RE: Bengali: variants of same conjunct

From: Michael Kaplan (Trigeminal Inc.) (
Date: Thu Jun 22 2000 - 09:39:05 EDT

>But what is the semantic intent, then?
>In other words, what may mean the use of "elephant-trunk" ai vs the
"normal" one?
>What may mean the use of the rounded naa vs the "normal", two
parts, one?

I do not know enough about Tamil usage to understand THAT part. :-)

>Are we talking about that, by the way? And are they any other

That is the main one that I know of, but there are apparently other
ligatures from that section of the standard.

>> It is crucial that language as used should be possible to render
>> Unicode, should it not?

> >I disagree.
> >For example, when I want to insist on one point, I use several technics.
> >When I speak, I speak louder and a bit slower; when I wrote a note,
> >I use bolder font; on Internet, I use asterisks. All of these are part
> >of the language, and as such are to be kept with the text. But I do not
> >believe it have to be encoded in Unicode: this would simply lead too far
> >in a multi-language world.
Yes, but using different glyphs entirely, if there is a valid reason to use
one some times and the other on different occasions? This is a not a simple
matter of the letter "A" being shown in two different styles. I am presuming
(of course) that there is a real semantic reason for the difference, if
there is not then I agree with you.

Perhaps someone who knows the language can comment on the two usages?

> >Usage of glyphic variations is in my mind even less significant, so
> >should also be dropped.
See above. I will agree with you on this IF it is a mere style issue. The
fact that translators can give out single documents that have both usages
makes me suspect that this not a mere style issue.

> >> The ligatures you mention do not really call into the same category as
> >> the Tamil case, since all of them can be rendered using the 3.0 (or
> >> even the 2.0!) standard.
> >Please explain to me how you render the script form of using a
> >standard upright font like Helvetica (not the expert variation).
> >Or else the two-bowl form of g with Courier?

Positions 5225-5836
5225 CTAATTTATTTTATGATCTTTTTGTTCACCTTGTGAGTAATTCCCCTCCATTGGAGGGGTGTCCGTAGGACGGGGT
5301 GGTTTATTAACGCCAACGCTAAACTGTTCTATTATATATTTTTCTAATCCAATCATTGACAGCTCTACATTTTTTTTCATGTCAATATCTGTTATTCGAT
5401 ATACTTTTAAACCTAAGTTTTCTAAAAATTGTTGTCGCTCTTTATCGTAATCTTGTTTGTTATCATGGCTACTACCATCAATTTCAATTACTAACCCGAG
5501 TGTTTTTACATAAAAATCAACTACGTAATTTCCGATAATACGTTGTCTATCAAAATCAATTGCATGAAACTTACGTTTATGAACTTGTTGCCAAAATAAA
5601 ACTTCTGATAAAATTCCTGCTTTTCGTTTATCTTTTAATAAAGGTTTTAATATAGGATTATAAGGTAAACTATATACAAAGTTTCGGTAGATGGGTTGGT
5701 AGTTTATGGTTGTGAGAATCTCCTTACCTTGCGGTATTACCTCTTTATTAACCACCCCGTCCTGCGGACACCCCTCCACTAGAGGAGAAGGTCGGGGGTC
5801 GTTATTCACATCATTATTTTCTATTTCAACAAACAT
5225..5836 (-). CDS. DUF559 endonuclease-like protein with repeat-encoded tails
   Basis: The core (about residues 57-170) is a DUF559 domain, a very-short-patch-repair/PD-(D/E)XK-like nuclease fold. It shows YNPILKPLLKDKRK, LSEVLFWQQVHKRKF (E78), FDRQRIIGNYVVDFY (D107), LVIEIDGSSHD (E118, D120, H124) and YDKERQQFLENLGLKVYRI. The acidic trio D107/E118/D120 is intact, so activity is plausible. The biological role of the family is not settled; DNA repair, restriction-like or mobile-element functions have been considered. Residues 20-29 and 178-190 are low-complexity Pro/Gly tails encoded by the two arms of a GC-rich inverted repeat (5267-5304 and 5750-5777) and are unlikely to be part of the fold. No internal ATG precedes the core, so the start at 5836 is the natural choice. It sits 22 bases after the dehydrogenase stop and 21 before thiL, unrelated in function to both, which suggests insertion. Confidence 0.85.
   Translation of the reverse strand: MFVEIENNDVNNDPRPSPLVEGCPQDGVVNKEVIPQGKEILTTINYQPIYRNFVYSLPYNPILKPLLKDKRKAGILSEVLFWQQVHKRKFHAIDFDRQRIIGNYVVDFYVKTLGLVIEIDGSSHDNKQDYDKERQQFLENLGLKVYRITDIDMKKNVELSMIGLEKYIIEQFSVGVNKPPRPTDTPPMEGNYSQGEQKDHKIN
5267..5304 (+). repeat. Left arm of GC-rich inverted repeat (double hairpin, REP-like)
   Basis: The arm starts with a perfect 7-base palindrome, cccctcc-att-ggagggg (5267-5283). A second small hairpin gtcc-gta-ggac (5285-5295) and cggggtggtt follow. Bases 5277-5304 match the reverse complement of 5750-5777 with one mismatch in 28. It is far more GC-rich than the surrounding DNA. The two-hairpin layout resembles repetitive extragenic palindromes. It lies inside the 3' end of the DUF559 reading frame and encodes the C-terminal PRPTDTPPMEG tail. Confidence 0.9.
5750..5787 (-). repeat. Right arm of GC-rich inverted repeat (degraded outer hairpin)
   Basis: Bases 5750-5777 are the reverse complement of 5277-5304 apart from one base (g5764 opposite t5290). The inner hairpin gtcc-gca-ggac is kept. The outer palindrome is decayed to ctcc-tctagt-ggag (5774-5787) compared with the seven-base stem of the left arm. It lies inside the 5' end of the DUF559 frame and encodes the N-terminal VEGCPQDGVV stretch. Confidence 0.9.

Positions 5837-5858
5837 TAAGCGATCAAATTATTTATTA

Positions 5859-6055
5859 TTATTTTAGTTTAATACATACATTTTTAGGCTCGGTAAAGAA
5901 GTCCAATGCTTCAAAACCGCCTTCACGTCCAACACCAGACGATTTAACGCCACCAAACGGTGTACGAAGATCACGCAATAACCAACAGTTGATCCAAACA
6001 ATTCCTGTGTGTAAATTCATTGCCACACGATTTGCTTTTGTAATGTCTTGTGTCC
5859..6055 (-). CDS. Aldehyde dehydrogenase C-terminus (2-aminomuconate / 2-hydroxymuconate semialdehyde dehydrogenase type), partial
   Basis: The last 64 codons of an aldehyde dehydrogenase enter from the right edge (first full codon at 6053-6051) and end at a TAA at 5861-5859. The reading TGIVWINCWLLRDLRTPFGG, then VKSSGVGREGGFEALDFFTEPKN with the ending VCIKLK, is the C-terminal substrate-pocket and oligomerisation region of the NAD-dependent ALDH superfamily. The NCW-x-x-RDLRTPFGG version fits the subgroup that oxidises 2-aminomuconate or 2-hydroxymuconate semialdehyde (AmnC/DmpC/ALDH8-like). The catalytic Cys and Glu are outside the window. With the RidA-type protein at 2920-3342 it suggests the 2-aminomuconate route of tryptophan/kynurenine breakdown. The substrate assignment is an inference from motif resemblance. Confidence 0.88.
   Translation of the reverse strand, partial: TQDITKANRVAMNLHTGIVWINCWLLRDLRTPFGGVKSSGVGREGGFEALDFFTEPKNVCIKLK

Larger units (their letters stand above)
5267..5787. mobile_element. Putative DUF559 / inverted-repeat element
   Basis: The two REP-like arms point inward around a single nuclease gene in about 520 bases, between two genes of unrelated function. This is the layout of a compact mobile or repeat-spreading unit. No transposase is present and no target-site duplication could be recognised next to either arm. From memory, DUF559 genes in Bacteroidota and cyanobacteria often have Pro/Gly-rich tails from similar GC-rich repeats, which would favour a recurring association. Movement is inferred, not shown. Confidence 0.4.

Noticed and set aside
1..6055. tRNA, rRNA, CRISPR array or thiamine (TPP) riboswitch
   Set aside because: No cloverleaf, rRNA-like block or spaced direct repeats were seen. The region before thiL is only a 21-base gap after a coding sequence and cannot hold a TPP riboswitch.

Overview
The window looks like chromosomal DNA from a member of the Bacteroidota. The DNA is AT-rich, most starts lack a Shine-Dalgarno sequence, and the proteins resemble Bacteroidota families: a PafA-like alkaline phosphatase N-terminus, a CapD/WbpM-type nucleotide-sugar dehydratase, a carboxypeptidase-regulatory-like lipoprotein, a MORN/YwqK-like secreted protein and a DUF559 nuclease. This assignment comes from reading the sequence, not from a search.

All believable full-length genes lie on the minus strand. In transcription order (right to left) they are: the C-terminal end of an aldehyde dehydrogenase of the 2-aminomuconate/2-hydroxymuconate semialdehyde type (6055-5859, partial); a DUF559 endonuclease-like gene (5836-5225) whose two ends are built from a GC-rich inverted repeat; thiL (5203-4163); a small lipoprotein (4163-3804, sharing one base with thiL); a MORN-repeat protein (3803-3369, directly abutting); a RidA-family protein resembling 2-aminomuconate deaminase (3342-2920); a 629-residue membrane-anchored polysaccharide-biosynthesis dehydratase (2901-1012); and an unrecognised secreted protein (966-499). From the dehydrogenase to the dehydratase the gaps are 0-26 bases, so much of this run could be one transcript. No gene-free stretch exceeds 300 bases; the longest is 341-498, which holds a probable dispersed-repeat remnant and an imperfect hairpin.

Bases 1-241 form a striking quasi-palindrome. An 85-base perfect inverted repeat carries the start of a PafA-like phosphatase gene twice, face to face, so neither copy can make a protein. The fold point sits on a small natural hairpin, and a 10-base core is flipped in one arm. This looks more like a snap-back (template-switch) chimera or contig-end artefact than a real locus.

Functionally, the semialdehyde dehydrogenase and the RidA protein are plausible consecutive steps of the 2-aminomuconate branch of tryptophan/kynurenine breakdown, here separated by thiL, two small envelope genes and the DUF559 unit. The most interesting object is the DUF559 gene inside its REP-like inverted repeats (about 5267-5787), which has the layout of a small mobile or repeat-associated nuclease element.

> >Or did I miss your point?
Yes, I think you did. In neither case do you have a single letter or
ligature that you would expect to be displayed two different ways within the
same body of text for reasons beyond mere style. I am postulating that this
may be the case here, but someone who knows the language could probably
explain whether this is actually the case.

> >> I do know that the TamilNadu government has specific issues with the
> >> Unicode standard, is this not one of the issues?
> >Perhaps, I do not know.
> >In fact, I cannot figure what issues the TN goverment really have.
Me neither. :-)

> >> Or do they prefer only the usage outlined in the standard, in order
> >> to encourage people to use it?
> >Please do not forget that while Tamil Nadu is the principal place where
> >Tamil is spoken, it is not the only one, as Tamil is spoken all around
> >the Indian Ocean.
Yes, but governments often shape language, so it struck me as one possible
reason for the use of only one variant in the Unicode standard, even when
there may be multiple variants used.

> >When I speak about French usage, I can only give testimonies. The various
> >French official agencies in charge of the language have a bit more power,
> >but it is far from things like "thou shalt use this rendering form"...
> >(for example, if a bill were passed to eradicate \oe or in French,
> >usage will survive for years, and Unicode will have to continue to
> >support it, not to mention the other French-speaking countries that may
> >easily chose to _not_ apply the bill themselves).
Which is why I postulated that perhaps this could have been one of the
concerns of TN... not enough representatives can cause confusion over what
the standard should support, can it not?


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